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Dialogue on Discrimination Against Women in Law and Practice and on the Right to Education
June 16, 2014

Clustered Interactive Dialogue with the Chairperson-Rapporteur of the Working Group on the Issue of Discrimination Against Women in Law and Practice (Frances Raday) and the Special Rapporteur on the Right to Education (Kishore Singh)

Statement by the Delegation of the United States of America

UN Human Rights Council – 26th Session
Geneva, June 16, 2014

As Delivered by Kevin P. Whelan

Chairperson-Rapporteur of the Working Group on the Issue of Discrimination Against Women in Law and Practice
We strongly support the Working Group on the Issue of Discrimination against Women in Law and Practice. While we don’t agree with everything in the Working Group’s latest report or all of the recommendations, we believe it makes an important contribution to our understanding of this important issue and appreciate many of its recommendations.

The United States commends the Working Group for its decision to focus its research in 2013 and 2014 on discrimination against women in economic and social life.
A nation cannot move forward with half its population left behind.  The World Bank’s Women, Business and the Law report indicated that out of 143 economies surveyed, 128 have at least one legal differentiation that impacts women’s ability to participate in the economy.  Discriminatory legislation, and the lack of application of anti-discrimination measures, can have a negative impact on the growth of a nation.

The Food and Agriculture Organization has estimated that if developing countries removed constraints that prevent equal yields of land farmed by women and men, they could boost their agricultural output by enough to pull 100 to 150 million people out of hunger.  It is to the benefit of all nations to remove legal barriers on women’s equal economic and social participation.

The United States also appreciates the Working Group’s recognition of the importance of providing girls with access to a high-quality primary and secondary education.  Preparing girls to participate in the labor force and increasing the percentage of girls who attend and complete school will drive economic growth and deliver a basic human right. Although significant progress has been made, education—particularly the provision of a safe and high-quality secondary education—remains another important factor to consider in any discussion on economic and social participation.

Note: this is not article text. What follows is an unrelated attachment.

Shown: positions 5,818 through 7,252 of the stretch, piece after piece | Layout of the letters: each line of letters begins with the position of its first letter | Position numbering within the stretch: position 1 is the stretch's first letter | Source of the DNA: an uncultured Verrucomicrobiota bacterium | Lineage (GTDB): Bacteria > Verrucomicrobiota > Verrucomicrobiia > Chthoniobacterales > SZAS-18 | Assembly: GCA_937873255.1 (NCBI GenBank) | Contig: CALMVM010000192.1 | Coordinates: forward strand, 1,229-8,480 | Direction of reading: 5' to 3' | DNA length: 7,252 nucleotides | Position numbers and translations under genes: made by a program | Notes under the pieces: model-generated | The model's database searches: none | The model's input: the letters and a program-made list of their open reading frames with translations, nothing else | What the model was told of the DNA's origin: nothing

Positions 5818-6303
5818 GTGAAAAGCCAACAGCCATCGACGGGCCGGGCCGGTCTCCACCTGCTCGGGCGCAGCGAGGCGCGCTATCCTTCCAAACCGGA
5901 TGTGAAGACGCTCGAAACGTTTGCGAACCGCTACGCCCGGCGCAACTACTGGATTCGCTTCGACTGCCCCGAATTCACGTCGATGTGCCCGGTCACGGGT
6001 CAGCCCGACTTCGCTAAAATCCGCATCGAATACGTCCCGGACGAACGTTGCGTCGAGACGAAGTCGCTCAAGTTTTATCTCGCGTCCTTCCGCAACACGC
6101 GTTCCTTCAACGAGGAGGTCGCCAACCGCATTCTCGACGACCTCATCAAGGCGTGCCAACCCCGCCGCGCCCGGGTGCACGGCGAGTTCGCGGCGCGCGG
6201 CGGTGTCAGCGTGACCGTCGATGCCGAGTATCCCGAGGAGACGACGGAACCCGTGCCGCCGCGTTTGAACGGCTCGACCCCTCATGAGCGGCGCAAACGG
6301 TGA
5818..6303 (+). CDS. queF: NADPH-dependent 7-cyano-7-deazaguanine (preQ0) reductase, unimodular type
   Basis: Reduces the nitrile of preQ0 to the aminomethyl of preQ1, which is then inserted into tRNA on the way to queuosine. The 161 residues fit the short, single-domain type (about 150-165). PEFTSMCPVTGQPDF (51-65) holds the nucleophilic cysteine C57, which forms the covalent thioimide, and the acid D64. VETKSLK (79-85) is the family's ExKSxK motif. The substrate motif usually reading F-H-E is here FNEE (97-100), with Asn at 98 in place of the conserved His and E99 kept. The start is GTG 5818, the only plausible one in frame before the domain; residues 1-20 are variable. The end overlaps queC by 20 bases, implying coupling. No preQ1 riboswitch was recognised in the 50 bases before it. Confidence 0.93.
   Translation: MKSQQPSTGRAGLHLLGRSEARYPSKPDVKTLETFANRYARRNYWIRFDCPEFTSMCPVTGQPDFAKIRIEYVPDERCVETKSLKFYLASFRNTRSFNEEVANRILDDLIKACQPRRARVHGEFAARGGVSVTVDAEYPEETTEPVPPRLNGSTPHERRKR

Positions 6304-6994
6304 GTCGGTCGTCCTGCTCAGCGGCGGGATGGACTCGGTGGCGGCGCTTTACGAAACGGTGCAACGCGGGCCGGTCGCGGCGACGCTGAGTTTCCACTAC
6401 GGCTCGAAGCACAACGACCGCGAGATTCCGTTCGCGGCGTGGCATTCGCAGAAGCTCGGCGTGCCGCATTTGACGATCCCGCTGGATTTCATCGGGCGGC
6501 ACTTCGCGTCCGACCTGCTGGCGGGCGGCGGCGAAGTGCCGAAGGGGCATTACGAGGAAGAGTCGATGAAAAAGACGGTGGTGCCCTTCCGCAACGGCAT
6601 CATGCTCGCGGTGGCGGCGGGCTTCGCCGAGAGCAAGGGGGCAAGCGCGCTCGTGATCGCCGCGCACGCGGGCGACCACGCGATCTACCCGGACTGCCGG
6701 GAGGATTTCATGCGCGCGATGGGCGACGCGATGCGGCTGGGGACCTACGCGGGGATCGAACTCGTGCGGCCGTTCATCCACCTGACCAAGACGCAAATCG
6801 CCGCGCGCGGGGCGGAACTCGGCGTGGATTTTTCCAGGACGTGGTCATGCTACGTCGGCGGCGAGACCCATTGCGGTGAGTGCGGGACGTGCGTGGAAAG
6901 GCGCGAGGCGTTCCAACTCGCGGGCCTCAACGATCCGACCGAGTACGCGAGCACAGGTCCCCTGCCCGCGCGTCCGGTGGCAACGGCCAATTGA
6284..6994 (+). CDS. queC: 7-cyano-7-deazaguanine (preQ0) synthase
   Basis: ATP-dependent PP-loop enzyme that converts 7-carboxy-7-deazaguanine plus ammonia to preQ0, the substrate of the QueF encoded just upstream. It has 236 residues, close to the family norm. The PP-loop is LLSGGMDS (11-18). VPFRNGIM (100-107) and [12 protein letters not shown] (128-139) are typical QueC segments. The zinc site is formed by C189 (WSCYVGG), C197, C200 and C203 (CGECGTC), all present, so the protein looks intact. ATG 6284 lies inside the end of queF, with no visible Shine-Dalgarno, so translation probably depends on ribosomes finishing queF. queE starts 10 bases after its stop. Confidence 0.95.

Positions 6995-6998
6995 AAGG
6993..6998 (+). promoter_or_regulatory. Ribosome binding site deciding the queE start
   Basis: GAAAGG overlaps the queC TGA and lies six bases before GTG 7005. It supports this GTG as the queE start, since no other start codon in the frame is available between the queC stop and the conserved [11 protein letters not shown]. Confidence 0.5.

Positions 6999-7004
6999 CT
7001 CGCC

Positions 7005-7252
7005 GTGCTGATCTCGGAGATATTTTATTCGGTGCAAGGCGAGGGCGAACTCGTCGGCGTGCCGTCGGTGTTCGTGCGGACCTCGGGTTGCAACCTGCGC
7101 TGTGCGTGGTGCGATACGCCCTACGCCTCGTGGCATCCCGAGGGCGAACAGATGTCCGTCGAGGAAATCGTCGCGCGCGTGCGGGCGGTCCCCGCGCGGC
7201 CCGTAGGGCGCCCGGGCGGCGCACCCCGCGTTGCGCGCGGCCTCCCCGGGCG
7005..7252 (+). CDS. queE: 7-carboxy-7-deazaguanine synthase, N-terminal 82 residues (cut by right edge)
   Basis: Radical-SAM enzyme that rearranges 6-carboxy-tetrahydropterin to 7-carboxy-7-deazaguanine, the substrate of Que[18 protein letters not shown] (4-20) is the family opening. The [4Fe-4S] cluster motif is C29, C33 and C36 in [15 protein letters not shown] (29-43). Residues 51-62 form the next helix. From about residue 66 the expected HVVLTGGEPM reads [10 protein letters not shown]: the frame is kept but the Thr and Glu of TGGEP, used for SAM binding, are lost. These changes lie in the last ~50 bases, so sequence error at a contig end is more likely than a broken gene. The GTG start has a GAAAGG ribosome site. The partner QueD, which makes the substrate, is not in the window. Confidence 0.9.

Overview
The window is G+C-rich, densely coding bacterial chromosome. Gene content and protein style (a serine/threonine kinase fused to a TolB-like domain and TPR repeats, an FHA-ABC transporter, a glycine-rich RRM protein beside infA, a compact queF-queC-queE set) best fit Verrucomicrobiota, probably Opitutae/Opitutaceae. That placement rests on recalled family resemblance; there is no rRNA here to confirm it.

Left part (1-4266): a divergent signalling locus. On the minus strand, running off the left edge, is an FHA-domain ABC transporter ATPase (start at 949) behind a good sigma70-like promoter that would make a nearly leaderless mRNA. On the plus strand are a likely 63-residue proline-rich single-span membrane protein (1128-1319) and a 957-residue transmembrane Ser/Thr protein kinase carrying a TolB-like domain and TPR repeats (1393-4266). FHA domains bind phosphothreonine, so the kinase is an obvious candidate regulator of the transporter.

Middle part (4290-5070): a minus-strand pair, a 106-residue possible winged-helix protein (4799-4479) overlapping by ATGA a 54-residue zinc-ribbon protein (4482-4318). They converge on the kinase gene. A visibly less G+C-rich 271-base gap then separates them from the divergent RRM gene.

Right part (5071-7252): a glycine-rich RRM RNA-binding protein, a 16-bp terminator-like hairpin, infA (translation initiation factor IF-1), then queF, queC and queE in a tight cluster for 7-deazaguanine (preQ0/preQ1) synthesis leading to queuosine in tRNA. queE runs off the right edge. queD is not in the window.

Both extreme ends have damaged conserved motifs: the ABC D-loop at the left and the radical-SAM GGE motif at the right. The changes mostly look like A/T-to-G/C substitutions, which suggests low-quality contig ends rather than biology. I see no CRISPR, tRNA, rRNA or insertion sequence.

We appreciate the Working Group’s recognition of the severe impact violence against women can have on their economic and social potential.  Survivors may experience isolation, inability to work, lack of participation in regular activities, and limited ability to care for themselves and their children.  Violence against women is an important factor to consider in any discussion on economic and social participation.

When the rights of women and girls are respected and properly acknowledged in legislation; when they are able to actively participate in economic and social spheres to improve their lives and the lives of their families; then we as an international community will come one step closer to a future of gender equality.

Special Rapporteur on the Right to Education
The United States thanks Special Rapporteur Kishore Singh for his May report on the Right to Education.  The United States strongly supports the right to access to education, and this resolution’s focus on assessments.

Although the United States does not have a national curriculum, we regularly implement assessments, including the National Assessment of Educational Progress (NAEP).  The National Center for Education Statistics (NCES), which implements NAEP, is the primary federal entity for collecting and analyzing data related to education in the United States and other nations.  This center fulfills a Congressional mandate to collect, collate, analyze, and report complete statistics on the condition of American education; conduct and publish reports; and review and report on education activities internationally.  These assessment initiatives have informed policy changes and improvements on the local, state, and national level for decades.

In addition, individual states within the United States do assessments on their content standards.  Individual states and communities, as well as public and private organizations, establish schools and colleges, develop curricula, and determine requirements for enrollment and graduation.  Furthermore, we support the Special Rapporteur’s continued commitment to the comprehensive training of teachers and thank him for his continued advocacy that the right to education should not be implemented in a discriminatory fashion.

Thank you.